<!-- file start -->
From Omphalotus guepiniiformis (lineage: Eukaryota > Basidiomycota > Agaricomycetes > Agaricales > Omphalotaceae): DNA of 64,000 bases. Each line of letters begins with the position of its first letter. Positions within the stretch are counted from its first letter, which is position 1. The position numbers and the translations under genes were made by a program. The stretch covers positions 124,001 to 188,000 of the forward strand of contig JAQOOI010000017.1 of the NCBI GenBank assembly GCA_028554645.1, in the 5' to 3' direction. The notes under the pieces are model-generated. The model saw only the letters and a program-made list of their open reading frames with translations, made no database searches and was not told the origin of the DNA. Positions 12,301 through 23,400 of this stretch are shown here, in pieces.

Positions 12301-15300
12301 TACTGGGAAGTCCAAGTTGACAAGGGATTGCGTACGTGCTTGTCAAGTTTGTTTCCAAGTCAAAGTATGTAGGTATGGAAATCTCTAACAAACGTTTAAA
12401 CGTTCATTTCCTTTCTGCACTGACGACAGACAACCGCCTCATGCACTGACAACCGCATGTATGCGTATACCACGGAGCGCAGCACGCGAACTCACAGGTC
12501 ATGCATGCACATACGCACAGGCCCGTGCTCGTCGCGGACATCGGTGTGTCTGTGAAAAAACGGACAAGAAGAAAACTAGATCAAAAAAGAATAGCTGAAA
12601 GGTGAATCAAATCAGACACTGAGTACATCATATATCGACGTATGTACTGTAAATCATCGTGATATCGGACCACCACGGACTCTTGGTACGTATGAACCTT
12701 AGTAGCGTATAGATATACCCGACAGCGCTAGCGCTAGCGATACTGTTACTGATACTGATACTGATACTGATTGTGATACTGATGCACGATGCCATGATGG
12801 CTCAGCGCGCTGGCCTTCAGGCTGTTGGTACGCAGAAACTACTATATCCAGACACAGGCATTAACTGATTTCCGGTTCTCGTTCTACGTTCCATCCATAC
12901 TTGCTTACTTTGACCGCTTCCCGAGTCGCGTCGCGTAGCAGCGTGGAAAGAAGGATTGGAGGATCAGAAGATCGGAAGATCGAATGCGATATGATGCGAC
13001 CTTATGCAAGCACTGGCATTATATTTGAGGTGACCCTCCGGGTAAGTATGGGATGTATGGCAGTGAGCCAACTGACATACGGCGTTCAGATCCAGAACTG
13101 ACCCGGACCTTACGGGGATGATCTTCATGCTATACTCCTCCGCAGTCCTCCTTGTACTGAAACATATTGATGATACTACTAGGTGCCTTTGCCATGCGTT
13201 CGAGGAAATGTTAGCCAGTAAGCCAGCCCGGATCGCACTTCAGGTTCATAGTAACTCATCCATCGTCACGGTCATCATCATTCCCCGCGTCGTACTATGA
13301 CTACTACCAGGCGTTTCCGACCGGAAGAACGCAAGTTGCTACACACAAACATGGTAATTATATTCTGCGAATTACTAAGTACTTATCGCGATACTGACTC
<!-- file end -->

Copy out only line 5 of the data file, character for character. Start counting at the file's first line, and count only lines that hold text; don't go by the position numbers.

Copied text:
12501 ATGCATGCACATACGCACAGGCCCGTGCTCGTCGCGGACATCGGTGTGTCTGTGAAAAAACGGACAAGAAGAAAACTAGATCAAAAAAGAATAGCTGAAA